When I was a kid, I used to spend hours playing in a little dirt patch in our backyard. I’d build cities with roads for my toy cars, rivers for boats, you name it. My kids do the same thing today. They just do it digitally, through Minecraft.
My children have been Minecraft fanatics since 2010, and the game has only grown more popular since then. Indeed, that’s what has lead to Microsoft’s plan to purchase Mojang — the makers of Minecraft — which was announced on Monday.
I’ve seen the popularity of Minecraft grow in another way, hearing from parents wondering all sorts of things about this game that seems to have their kids obsessed. And with obsession might also come concern. Shouldn’t all these kids be outside playing! Or perhaps doing something more constructive?
I’ve certainly thought that at times, as my kids have spent hours immersed in Minecraft. That’s even knowing they’re only spending this time after they’ve done all their school work, that they’re doing well in school and yes, they’ve done non-screen activities, including being outdoors.
Part of me wants them to invest that time learning to code. Or doing something other than building in these virtual worlds. It can feel like it’s a big waste.
Then I remember being a kid myself.
I can’t recall that anyone told me I was wasting my time playing in my dirt patch. In fact, these days, many parents would be thrilled if they could get their kids away from their electronic gadgets and outside.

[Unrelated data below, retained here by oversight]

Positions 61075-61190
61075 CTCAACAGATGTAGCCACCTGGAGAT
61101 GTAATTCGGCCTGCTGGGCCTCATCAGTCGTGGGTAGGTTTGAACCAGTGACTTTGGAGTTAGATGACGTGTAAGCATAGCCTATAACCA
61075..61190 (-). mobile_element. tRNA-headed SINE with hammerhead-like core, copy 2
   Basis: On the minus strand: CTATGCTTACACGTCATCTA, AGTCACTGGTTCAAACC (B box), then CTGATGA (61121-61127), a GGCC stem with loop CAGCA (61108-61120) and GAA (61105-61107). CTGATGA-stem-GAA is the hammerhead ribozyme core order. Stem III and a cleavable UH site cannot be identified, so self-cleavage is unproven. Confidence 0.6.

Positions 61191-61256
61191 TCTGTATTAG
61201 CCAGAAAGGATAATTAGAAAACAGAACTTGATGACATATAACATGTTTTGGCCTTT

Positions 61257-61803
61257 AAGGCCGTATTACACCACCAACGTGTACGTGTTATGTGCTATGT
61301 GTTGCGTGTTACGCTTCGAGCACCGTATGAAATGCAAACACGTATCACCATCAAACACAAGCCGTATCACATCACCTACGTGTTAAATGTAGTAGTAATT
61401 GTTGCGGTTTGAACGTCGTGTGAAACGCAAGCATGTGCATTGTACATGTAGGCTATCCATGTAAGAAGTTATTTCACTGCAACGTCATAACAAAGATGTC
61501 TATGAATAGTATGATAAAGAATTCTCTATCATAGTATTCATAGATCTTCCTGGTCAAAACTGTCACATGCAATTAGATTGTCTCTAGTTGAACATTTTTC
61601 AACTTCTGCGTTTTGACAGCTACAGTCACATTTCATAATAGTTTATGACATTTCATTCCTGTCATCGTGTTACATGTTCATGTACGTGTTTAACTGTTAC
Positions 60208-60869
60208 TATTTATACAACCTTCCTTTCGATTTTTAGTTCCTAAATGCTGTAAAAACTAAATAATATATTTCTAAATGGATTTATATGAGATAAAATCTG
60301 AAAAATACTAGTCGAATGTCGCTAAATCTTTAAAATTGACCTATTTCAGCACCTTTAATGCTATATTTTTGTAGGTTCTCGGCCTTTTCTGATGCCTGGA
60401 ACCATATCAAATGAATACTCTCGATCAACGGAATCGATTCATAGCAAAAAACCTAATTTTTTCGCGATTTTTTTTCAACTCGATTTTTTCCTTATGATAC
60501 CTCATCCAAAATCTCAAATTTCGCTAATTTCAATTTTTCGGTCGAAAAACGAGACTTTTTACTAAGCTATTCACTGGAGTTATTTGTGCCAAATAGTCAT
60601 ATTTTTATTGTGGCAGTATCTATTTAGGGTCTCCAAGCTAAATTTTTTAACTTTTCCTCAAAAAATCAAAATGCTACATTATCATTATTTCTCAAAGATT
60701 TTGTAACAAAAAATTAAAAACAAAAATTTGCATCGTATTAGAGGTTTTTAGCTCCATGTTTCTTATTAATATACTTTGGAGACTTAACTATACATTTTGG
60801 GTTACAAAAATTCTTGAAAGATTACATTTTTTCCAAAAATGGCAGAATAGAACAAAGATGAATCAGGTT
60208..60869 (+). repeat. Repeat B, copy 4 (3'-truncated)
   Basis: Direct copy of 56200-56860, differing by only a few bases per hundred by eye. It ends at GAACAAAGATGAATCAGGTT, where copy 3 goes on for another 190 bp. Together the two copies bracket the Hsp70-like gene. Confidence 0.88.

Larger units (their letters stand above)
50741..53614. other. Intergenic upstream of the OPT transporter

But why is a real dirt patch or sandbox somehow better than a digital one? The act of imagination or creation is no different, regardless of the medium.
Now, I’m certainly not an expert on parenting, nor can I claim to be the best parent in the world (that would be my wife). Obviously, every parent has to make their own decisions on what’s right for their children.
But personally, I’ve learned to let go, not to worry that there’s something more “constructive” they could be doing. They’re kids. They have plenty of learning they’re already doing. If they want to play, I’m happy with them playing in a digital dirt patch in the way I played in a real dirt patch all those years ago.
I’m also amazed at the things they build. Simply amazed. My thirteen year-old, the other day, was doing a model of the Colosseum in Rome. My fifteen year-old, who is considering being an architect, constructs furnished homes:
A few months ago, my kids and their friends spent about two weeks constructing a rocket from scratch. That meant mining iron and other metals and smelting that into steel. It meant finding oil and refining that into rocket fuel. They had to build a launch pad. And in the end, there was a big countdown and a launch to the moon — with a successful landing.
I’ll admit. I still wish they’d spend some time learning to code. In fact, I’m still hoping that one of them might try again with what I thought would be a perfect book, Learn to Program with Minecraft Plugins, from O’Reilly. I figured the enticement of creating “flying creepers and flaming cows” would be irresistible. But perhaps others with kids — or adults themselves — might find reading this a useful entry into programming.
Like many others, I hope that Microsoft will be a good home for Minecraft. I’d like to see the digital sandbox that Minecraft is grow even further and keep supporting the imaginations of children and adults alike.